NEW YORK (Nov. 1)
The 17 former member states of the Allied War Crimes Commission have finally agreed to a plan to open its files on more than 40,000 Nazi war criminals to public inspection. Eyal Arad, a spokesman for the Israel Mission to the United Nations, said in a telephone interview Sunday that the mission had not been informed of the news, but had been able to confirm reports about the commission’s decision that appeared Saturday in the New York Times.
Arad said U.N. Secretary General Javier Perez de Cuellar will announce the decision when he returns from Europe this week and is virtually certain to authorize opening the files, which officially are under his jurisdiction.
“The secretary general is not bound by any recommendations” of the commission, Arad said. But he added that Perez de Cuellar “told us that he wants to open the files. There’s no point in dragging his feet any further,” he said, now that the commission has decided.
Until now, the files of the long-defunct War Crimes Commission have been accessible only to the governments of member states of the United Nations. Israel has been pressing for some time that they be open to scholars, researchers, writers and journalists.
Initially, most of the 17 former member states of the commission were opposed. One by one they fell in line, however, and after several meetings over the last two months unanimous agreement was reached on a formula for public access.
Under the reported plan, responsibility for granting access will be transferred from the secretary general to the United Nations member governments, which will be free to authorize their citizens to inspect the files, stored at the United Nations archives on Park Avenue South, Manhattan.
‘IMPORTANT VICTORY’ FOR ISRAEL
Commenting on the commission’s decision, Binyamin Netanyahu, ambassador of Israel to the United Nations, said, “This is an important victory over those who would distort and deny the terrible truths mankind should never forget if it is to retain its humanity.”
Arad said the decision is likely to enhance Israel’s standing in the international community. “We showed the world we have the power to pursue goals we believed in” and that “we can get what we want.” He added, “We were helped immensely in our campaign by many Jewish organizations.”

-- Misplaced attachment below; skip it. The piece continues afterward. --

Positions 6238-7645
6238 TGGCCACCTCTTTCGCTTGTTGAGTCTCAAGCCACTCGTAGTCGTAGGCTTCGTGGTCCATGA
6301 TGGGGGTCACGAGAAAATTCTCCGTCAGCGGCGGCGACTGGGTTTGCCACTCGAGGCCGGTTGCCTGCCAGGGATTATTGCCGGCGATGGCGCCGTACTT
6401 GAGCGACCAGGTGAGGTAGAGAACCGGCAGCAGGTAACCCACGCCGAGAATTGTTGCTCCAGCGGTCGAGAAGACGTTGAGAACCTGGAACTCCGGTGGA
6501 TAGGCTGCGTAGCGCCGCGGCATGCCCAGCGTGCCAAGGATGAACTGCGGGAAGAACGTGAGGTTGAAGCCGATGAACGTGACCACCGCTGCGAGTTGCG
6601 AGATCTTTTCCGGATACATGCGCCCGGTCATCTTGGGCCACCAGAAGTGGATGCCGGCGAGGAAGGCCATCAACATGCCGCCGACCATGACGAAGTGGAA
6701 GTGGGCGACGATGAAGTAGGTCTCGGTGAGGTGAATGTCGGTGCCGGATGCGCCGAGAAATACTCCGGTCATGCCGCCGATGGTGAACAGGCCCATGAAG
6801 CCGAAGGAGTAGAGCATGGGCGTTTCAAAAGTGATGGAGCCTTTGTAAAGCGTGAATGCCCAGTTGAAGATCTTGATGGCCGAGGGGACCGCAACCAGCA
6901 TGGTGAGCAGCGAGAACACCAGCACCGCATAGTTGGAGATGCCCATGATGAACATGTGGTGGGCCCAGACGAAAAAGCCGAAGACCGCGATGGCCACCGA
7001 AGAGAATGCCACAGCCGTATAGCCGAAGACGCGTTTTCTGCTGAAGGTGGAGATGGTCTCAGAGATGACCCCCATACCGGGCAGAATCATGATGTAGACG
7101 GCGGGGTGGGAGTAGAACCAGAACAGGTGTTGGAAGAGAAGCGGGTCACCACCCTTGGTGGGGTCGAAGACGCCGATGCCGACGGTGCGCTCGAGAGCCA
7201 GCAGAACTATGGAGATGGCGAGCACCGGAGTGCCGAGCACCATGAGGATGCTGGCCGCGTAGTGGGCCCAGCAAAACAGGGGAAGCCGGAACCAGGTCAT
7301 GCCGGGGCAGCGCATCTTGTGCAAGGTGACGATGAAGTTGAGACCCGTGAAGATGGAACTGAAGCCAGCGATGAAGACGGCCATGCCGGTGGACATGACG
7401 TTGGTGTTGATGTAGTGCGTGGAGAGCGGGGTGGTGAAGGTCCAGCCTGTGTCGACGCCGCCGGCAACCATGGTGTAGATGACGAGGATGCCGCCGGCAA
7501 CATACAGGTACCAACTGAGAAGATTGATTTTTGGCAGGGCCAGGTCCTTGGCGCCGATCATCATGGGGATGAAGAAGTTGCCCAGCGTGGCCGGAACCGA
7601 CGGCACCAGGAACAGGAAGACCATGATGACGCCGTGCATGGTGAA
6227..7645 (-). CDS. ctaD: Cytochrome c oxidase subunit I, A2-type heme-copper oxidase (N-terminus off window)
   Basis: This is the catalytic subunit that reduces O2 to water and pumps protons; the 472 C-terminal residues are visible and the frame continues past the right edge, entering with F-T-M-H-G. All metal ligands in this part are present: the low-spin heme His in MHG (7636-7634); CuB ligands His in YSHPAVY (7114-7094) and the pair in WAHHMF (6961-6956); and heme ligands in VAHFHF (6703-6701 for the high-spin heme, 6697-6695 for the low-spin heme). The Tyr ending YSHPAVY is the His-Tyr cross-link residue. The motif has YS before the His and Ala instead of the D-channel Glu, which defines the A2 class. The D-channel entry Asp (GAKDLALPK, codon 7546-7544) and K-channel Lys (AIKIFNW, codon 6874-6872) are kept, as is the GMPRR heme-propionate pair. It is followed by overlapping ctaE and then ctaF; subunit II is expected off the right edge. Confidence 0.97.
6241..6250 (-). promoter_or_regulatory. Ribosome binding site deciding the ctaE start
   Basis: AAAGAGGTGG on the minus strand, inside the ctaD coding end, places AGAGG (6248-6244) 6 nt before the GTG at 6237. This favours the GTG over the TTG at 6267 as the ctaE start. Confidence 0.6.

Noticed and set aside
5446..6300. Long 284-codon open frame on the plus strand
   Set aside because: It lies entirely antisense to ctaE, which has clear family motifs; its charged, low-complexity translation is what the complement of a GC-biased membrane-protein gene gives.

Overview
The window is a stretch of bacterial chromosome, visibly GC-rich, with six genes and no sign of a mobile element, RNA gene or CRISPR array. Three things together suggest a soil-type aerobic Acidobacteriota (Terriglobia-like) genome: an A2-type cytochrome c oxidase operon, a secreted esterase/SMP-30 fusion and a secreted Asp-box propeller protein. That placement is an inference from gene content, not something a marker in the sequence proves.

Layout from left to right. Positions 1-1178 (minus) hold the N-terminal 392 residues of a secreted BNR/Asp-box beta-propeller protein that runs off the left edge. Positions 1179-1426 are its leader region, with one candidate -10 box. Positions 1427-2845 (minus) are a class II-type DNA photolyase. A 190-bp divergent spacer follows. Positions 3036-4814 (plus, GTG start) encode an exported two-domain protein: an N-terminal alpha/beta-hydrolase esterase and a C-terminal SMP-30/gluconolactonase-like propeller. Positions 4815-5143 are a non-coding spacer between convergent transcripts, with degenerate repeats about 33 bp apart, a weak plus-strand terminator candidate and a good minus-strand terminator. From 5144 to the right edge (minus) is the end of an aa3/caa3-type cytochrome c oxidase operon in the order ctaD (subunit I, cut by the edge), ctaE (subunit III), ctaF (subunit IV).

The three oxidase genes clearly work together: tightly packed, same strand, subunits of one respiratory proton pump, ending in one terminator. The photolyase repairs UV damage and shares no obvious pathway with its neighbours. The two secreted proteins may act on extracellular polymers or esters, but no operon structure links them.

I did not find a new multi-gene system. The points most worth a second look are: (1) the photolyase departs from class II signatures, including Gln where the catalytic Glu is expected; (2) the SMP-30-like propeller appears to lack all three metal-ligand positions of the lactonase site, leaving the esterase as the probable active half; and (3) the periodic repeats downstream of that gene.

Responsibility for the files was transferred to the United Nations in 1948, after the War Crimes Commission completed its investigations. Israel’s campaign gained momentum when Kurt Waldheim, a former secretary general of the United Nations, was elected president of Austria in the summer of 1986, after a campaign during which Jewish groups, mainly the World Jewish Congress, exposed the Nazi past which he had concealed for 40 years.
Waldheim is one of the 25,000 names on the list of so-called Class A suspects in the war crimes file against whom the commission felt it had sufficient evidence to prosecute. The list provides one-line summaries of the background of the suspects and the accusations against them.
Arad said the opening of the files will facilitate the prosecution of wanted Nazi war criminal Alois Brunner who now lives in Syria. The Syrian government has refused to comply with an extradition warrant issued by the West German government years ago.
“We want to revive the whole issue and hopefully bring international pressure on Syria to release Brunner,” Arad said. He observed that it was “not surprising” that Brunner lives in Syria. Noting that Amnesty International recently re leased a report on the use of torture in Syria, he said, “Where else could he feel at home?”
Brunner, whose file is in the archives, reportedly told the Chicago Sun-Times in an interview that he doesn’t regret anything. He still lashes out against Jews.
Commenting on the decision to open the files, Rabbi Marvin Hier, dean of the Los Angeles-based Simon Wiesenthal Center, called it “long overdue.” He said the center has prepared a list of suspected war criminals still at large and would be asking for information about them when the files are opened.